35

I have set up celery to work with my django application using their daemonization instructions (http://docs.celeryproject.org/en/latest/tutorials/daemonizing.html#daemonizing)

Here is my test task

@periodic_task(run_every=timedelta(seconds=10))
def debugger():
    logger.info("Running debugger")
    raise Exception('Failed')

I need a way of knowing that this task (debugger) failed due to the exception. Celery's logging file prints the logger.info("running debugger") log, but it does not log the exception. Am I missing something, or am I supposed to find failed tasks some other way?

3
  • 1
    What do want from Celery? I t couldn't crash like desktop app. You could use two easy ways. 1. Use result backend and mark task as falled. 2. Wrap all your code in celery to Try Except.
    – Rustem
    Commented Jun 18, 2013 at 21:23
  • 4
    @Rustem I'd like Celery to catch exceptions and write them to a log file instead of apparently swallowing them... Commented Sep 18, 2014 at 19:23
  • I had the same problem. Commented Oct 17, 2018 at 11:08

5 Answers 5

23

The question:

I'd like Celery to catch exceptions and write them to a log file instead of apparently swallowing them...

The current top answer here is so-so for purposes of a professional solution. Many python developers will consider blanket error catching on a case-by-case basis a red flag. A reasonable aversion to this was well-articulated in a comment:

Hang on, I'd expect there to be something logged in the worker log, at the very least, for every task that fails...

Celery does catch the exception, it just isn't doing what the OP wanted it to do with it (it stores it in the result backend). The following gist is the best the internet has to offer on this problem. It's a little dated, but note the number of forks and stars.

https://gist.github.com/darklow/c70a8d1147f05be877c3

The gist is taking the failure case and doing something custom with it. This is a superset of the OP's problem. Here is how to adjust the solution in the gist to log the exception.

import logging

logger = logging.getLogger('your.desired.logger')


class LogErrorsTask(Task):
    def on_failure(self, exc, task_id, args, kwargs, einfo):
        logger.exception('Celery task failure!!!1', exc_info=exc)
        super(LogErrorsTask, self).on_failure(exc, task_id, args, kwargs, einfo)

You will still need to make sure all your tasks inherit from this task class, and the gist shows how to do this if you're using the @task decorator (with the base=LogErrorsTask kwarg).

The benefit of this solution is to not nest your code in any additional try-except contexts. This is piggybacking on the failure code path that celery is already using.

2
  • "it stores it in the result backend" Where is this result backend? Commented Feb 16, 2023 at 12:19
  • 1
    If you are going to use this for all your tasks, you don't have to add it to the task's decoration. You can rather set it in the celery config: Celery(..., task_cls=LogErrorTask)
    – Alexander
    Commented Apr 12 at 0:40
8

You can look at Celery User Guide:

from celery.utils.log import get_task_logger

logger = get_task_logger(__name__)

@app.task
def div():
    try:
        1 / 0
    except ZeroDivisionError:
        logger.exception("Task error")

From documentation for python logging module:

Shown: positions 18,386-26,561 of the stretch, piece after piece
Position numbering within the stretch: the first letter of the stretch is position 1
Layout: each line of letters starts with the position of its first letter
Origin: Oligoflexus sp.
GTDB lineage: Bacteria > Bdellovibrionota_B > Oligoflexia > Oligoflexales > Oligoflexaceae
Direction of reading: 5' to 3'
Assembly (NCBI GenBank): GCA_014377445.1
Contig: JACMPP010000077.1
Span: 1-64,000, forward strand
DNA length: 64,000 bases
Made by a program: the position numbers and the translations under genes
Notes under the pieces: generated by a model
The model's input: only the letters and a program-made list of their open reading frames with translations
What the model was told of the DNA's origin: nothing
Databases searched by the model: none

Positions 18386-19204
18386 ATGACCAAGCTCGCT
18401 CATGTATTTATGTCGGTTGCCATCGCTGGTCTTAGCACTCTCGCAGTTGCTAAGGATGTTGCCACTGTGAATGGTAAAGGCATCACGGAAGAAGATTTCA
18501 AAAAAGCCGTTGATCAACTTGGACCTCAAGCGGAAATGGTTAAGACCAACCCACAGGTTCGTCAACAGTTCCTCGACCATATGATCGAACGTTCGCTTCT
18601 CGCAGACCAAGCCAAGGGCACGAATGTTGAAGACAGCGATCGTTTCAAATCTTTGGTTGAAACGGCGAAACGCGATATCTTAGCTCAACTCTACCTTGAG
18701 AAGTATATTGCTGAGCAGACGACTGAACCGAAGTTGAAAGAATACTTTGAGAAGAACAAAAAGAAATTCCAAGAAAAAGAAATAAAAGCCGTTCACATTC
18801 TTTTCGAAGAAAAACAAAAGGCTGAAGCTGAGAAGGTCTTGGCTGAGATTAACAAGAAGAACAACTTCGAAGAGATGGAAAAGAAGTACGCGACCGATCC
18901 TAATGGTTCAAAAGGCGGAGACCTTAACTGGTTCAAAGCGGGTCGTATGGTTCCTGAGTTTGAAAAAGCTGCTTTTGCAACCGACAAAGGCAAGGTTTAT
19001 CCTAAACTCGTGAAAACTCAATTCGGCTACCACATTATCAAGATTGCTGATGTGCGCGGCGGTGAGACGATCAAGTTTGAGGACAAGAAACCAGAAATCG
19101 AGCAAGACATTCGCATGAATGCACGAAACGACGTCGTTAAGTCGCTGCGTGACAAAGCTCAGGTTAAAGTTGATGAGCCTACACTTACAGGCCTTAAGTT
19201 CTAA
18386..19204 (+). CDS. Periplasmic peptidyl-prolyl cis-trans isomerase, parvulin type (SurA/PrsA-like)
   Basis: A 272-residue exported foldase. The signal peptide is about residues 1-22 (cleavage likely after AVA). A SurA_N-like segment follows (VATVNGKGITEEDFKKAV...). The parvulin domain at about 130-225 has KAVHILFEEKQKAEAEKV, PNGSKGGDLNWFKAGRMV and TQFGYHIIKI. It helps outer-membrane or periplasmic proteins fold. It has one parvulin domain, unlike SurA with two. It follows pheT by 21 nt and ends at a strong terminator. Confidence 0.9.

Logger.exception(msg, *args)

Logs a message with level ERROR on this logger. The arguments are interpreted as for debug(). Exception info is added to the logging message. This method should only be called from an exception handler.

1
  • 4
    Hang on, I'd expect there to be something logged in the worker log, at the very least, for every task that fails... Commented Feb 3, 2016 at 9:37
8

To receive all unhandled exceptions from Celery tasks, I registered a signal handler. In that I'm formatting a logging.error message, which can then be handled by the default Python logging configuration.

Here is the relevant part

from celery import signals

@signals.task_retry.connect
@signals.task_failure.connect
@signals.task_revoked.connect
def on_task_failure(**kwargs):
    """Abort transaction on task errors.
    """
    # celery exceptions will not be published to `sys.excepthook`. therefore we have to create another handler here.
    from traceback import format_tb

    log.error('[task:%s:%s]' % (kwargs.get('task_id'), kwargs['sender'].request.correlation_id, )
              + '\n'
              + ''.join(format_tb(kwargs.get('traceback', [])))
              + '\n'
              + str(kwargs.get('exception', '')))

Note that this signal handler works for all tasks automatically; i.e. it does not require to change your task decorators.

1
  • This works well, but it seems to log duplicate tracebacks in the logs, anywhere from two to four. Anyone else have this issue?
    – Banjer
    Commented Jul 9, 2021 at 17:17
1

Use the traceback module to capture the trace as a string and send that to the logger.

try:
    ...
except:
    import traceback
    logger.info(traceback.format_exc())
1
  • 3
    fwif, python logger can include the trace back on any level. all you have to do is add exc_info=1 to the call. e.g. logger.info('something failed b/c of the other thing', exc_info=1) Commented Jul 11, 2014 at 15:24
1

You may also override celery app, to avoid adding base kwarg to each @app.task decorator:

import logging
from celery import Celery, Task

logger = logging.getLogger(__name__)

class LoggingTask(Task):
    def on_failure(self, exc, task_id, args, kwargs, einfo):
        logger.exception('Task failed: %s' % exc, exc_info=exc)
        super(LoggingTask, self).on_failure(exc, task_id, args, kwargs, einfo)

class LoggingCelery(Celery):
    def task(self, *args, **kwargs):
        kwargs.setdefault('base', LoggingTask)
        return super(LoggingCelery, self).task(*args, **kwargs)

app = LoggingCelery(__name__)

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